That is not to say we never have ants inside, we do. And our house is
incredibly tight; nevertheless, the suckers find a way in. And if they
can't, they will excavate a way through the concrete block by slowly
removing small granules from the mortar joints.
I'm pretty much reconciled to cohabiting with an occasional ant - after
all, they do clean up stuff - but my wife is pickier. She likes the
little tubes filled with a liquid that the pro exterminators place here
and there. If she can't get those, she uses the little square ant trap
I tend to agree. When I moved here I had a lot of fire ants but they
were all outside. I used Amdro, then Orthene when they stopped eating
Amdro and pretty much wiped them out. The downside is that then the
other, more invasive ants (white footed, big head etc) moved in and
I have had ant problems since.
The only real way to attack ants is with baits. If nothing else, they
stop eating the bait. I have baited these ants so long and with so
many things they don't seem to eat anything. You can pour sugar on the
floor and they will not touch it.
I have also worked my way through most proteins. It got so selective
that they were only eating something that the dog had chewed on. I
baited with that and killed that queen too.
I bait with whatever I see an ant interested in and that stops the
colony he is from within a day. We changed brands of dog food and they
were interested in the new stuff. I mixed it into a bait and I am ant
free right now but I expect to see them again soon.
Mix your bait about 1 part boric acid to 12-15 parts food. That will
get them but somebody will move in to take their place after a while
ant they probably will not eat that bait anymore.
I do think that a lot of things we "know" about ants is not really
true. They are finding that an "orphan" ant from a colony with a dead
queen can join another colonty and I suspect they learn from him, what
killed his queen but it may be by eating him.
I'm in North Texas - we have fire ants, too - for a lotta years, I used a
broadcast spreader all around the yard with some kind of granules that kill
a lotta different things - now, I still use the granules outside, but I only
apply them in a 2 - 3 foot wide band around the foundation with a coffee can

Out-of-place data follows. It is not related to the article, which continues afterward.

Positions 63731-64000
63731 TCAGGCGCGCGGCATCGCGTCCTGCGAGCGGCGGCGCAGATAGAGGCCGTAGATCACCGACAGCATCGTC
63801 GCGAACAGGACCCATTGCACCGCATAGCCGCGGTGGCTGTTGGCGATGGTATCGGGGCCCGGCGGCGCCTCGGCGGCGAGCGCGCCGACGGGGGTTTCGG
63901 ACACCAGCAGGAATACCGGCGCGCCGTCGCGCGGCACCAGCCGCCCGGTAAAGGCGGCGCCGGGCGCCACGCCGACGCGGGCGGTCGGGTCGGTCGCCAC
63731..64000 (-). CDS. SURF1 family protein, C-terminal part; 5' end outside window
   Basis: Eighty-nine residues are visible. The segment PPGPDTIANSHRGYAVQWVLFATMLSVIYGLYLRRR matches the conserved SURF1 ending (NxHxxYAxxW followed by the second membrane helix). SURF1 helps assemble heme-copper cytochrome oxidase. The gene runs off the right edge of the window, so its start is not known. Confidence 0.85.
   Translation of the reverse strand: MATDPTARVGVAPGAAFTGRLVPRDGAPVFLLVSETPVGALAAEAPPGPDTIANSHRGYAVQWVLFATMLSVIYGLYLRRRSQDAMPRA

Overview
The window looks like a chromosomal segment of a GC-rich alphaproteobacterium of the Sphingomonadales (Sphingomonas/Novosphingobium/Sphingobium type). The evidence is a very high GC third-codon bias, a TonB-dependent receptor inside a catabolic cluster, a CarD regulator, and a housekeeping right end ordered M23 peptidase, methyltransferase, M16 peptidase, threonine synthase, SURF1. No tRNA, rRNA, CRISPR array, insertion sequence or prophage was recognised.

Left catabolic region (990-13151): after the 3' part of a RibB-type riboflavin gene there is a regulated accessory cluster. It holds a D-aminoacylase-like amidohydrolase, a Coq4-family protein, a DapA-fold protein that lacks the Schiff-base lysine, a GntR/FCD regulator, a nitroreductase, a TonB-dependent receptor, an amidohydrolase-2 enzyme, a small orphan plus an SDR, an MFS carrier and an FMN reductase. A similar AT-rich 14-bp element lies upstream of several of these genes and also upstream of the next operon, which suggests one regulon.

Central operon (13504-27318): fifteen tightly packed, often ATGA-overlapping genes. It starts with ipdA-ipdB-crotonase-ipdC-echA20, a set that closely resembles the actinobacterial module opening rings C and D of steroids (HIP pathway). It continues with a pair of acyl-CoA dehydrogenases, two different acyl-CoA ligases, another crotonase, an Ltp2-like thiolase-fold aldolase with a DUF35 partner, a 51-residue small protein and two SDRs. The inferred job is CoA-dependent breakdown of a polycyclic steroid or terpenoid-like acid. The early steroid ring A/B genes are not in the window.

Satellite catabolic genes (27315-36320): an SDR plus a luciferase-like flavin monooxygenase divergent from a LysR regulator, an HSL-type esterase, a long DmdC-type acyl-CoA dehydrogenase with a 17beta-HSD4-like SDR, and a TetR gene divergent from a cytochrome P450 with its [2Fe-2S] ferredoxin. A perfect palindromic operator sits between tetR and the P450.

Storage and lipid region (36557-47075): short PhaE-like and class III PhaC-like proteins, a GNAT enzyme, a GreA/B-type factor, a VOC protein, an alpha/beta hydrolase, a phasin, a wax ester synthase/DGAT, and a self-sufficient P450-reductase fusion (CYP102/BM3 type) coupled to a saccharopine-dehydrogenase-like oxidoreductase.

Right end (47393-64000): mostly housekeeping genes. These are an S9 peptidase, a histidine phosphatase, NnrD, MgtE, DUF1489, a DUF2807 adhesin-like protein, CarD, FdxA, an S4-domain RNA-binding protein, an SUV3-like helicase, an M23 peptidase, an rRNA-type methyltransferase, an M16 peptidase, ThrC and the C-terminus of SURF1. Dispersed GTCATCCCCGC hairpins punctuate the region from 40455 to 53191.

shaker - where I can (mainly in the brick's weep holes), I also use the
white powder (mostly borax, I think) from Home Depot that's advertised for
roaches - I also use the white powder inside the house under the fridge,
behind the stove, under the sinks (near water sources) and behind the the
baseboards (I pulled the baseboards when I put in new flooring) - IIRC, the
white powder looses effectiveness when it gets wet.
Outside the house, I've also had very good luck keeping insects away with
Terro - I think it's a sugar water \ borax mix - it's a bait - as long as I
keep the Terro bait stations filled, there are no ants around.
IMHO, sealing cracks to keep ants out is ineffective - they'll get in
through places you can't see - baiting them, and letting the ants take the
poison back to the nest, works best, IMHO.
FWIW, I don't have any pets or kids around that'd mess with the bait
stations . . .
My grandmother called the large red and black ants 'piss ants'. Not sure
why she called then that, but there are ants that do have that kind of smell
On top of a small hill near me there is a building with some radio
equipment I and several others keep up. A few years ago the fire ants moved
in. There is usually 5 to 10 mounds of them in an area about 400 feet each
way. We put out some stuff (don't recall the name) for them to take back to
the mound and it kills off the queen. It looks sort of like brown sawdust.
Just spread about a cup full around the mound. The next week when we go
back, those mounds are inactive. We test them by poking with a long stick.
If the ants don't come out in a few seconds, we think the mound is inactive.
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There are a bunch of wildlife pictures on that site, most I shot
locally here but a few I have collected from my son in law from FWC
Most of the snakes were in my screen cage.